Baylor's entire offense revolves around its ability to drill three-pointers. The Bears simply shoot over teams when up against a zone defense. Man-to-man isn't much more effective; BU focuses on driving and scoring or kicking to an open shooter on the perimeter.
Baylor returns four players who hit at least 40 threes in 2008 which means the BU offense should be able to repeat its success. Scott Drew's squad relished in the fast pace to a tune of a Big 12 best 81.3 points per game. Baylor's 72 possessions a game ranked 23rd in the country.
BU compliments its experience with two new impact players. Incoming freshmen Quincy Acy and Anthony Jones will provide much needed depth in the frontcourt. Both Acy and Jones are considered Top-100 prospects, and Acy will likely start on opening night.
Although Acy isn't as highly touted as Jones, Acy will provide a strong presence in the paint cleaning up misses on the offensive glass and clearing out the area under the basket on defense.
Anthony Jones will provide Scott Drew with another option from distance as his range extends beyond the new three point line. The 6'9'' Jones will also prove to be a nightmare to try to match up against. He'll be able to defend a variety of players while few will be able to guard him since he plays more like a guard or swingman, but has the size of a forward.
Jones will help Baylor improve its Big 12 worse scoring defense. The 74 point per game average is bloated a bit because of the up-tempo game the Bears play, but Baylor frequently struggled with coming up with stops. BU ranked only 105th in the country in defensive efficiency.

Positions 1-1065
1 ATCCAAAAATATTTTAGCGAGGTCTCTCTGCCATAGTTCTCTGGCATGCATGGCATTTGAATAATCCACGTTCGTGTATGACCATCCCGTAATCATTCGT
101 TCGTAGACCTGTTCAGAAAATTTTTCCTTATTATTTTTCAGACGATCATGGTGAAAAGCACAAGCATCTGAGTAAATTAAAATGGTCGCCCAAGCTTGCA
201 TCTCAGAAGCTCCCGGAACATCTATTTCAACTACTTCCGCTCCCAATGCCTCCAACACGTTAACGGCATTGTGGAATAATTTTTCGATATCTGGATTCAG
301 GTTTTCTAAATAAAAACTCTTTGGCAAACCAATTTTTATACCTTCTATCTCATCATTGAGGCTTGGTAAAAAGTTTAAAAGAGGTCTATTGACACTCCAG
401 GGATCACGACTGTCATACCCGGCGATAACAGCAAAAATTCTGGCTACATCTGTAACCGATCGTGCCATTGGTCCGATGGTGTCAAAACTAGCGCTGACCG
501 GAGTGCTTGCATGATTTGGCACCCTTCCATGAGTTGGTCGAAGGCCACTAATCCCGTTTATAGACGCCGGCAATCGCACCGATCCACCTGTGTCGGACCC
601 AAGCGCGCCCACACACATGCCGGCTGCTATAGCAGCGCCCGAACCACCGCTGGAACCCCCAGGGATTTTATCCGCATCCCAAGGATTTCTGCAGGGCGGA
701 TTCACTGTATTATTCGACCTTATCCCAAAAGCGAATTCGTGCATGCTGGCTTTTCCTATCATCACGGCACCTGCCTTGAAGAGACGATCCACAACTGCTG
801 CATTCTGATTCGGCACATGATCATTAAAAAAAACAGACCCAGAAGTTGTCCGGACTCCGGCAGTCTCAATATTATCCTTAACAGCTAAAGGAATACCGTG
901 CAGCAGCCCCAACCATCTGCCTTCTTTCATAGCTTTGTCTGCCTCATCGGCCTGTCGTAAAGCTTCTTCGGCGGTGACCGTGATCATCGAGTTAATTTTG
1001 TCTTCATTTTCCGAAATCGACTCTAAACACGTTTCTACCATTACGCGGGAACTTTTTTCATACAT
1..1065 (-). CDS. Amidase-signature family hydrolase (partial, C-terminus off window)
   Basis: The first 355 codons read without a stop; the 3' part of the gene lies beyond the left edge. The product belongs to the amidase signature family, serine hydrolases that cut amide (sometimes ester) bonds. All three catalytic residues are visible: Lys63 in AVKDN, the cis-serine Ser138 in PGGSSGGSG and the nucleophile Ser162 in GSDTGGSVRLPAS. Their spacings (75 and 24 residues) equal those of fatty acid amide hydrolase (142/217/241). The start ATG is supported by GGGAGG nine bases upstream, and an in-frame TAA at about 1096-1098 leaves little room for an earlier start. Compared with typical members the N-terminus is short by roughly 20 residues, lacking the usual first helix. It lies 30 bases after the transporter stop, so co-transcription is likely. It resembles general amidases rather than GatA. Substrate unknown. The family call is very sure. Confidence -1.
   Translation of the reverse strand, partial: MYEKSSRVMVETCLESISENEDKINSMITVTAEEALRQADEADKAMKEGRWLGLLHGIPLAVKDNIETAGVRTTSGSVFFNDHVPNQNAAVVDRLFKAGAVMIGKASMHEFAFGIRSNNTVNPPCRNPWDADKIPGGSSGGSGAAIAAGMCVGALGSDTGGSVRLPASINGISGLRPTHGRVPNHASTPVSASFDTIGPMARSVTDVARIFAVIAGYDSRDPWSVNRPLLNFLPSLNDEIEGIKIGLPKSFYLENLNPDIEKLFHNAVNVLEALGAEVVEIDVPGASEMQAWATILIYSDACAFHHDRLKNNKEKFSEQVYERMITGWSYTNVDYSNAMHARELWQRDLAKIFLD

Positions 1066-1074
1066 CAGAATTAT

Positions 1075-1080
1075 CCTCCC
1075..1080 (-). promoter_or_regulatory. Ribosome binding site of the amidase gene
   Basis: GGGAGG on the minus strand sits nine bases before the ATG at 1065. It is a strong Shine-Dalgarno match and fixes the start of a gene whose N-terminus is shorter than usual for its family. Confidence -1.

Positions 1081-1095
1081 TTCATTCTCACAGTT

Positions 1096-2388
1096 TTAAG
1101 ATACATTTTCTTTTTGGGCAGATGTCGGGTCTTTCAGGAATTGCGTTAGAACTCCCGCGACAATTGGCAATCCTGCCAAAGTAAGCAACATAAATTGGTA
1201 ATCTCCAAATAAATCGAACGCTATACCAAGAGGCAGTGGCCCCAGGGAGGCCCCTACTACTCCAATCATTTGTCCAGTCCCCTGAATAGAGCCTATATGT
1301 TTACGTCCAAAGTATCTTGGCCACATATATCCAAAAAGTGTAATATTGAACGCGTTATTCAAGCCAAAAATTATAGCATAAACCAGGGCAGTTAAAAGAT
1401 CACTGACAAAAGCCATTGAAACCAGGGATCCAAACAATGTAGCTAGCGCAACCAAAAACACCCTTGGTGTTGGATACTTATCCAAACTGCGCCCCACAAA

Even though Baylor probably won't start a true center, it will still have two seven-footers that will provide depth and defense. Mamadou Diene is a highly regarded shot blocker who rejected almost one out of every ten two-pointers taken while he was on the court.
The other big man is Josh Lomers who entered Baylor as a top 100 prospect. Although he hasn't lived up to the hype, Lomers still has two years left at BU to showcase his talents.
Baylor also welcomes in 6'9'' junior college transfer Artem Valov. He's a big body who won't see a lot of time, but adds depth inside if needed.
2008-2009 Season Forecast:
Nobody is going to stop Baylor from scoring. The outstanding guard play in a very open offense means BU will score against pretty much everybody, but suspect defense will keep this team from being among the nation's elite. If Scott Drew can get his players to buckle down and play some defense, Baylor will immediately morph into a top 10 or 15 team.
The Bears should get off to a quick start in non-conference play. They have only a few tough games including a trip to Anaheim to play in a tournament that includes Providence and Arizona State. The Bears will also play Washington St. in the Big 12/Pac-10 Hardwood Series.
Baylor should enter the conference slate with a 13-2 record and finish with an 11-5 record in conference for an overall record of 24-7 in the regular season.
BU has the talent to make a strong NCAA Tournament. A Sweet Sixteen appearance is likely, but a trip to the elite eight isn't too far-fetched.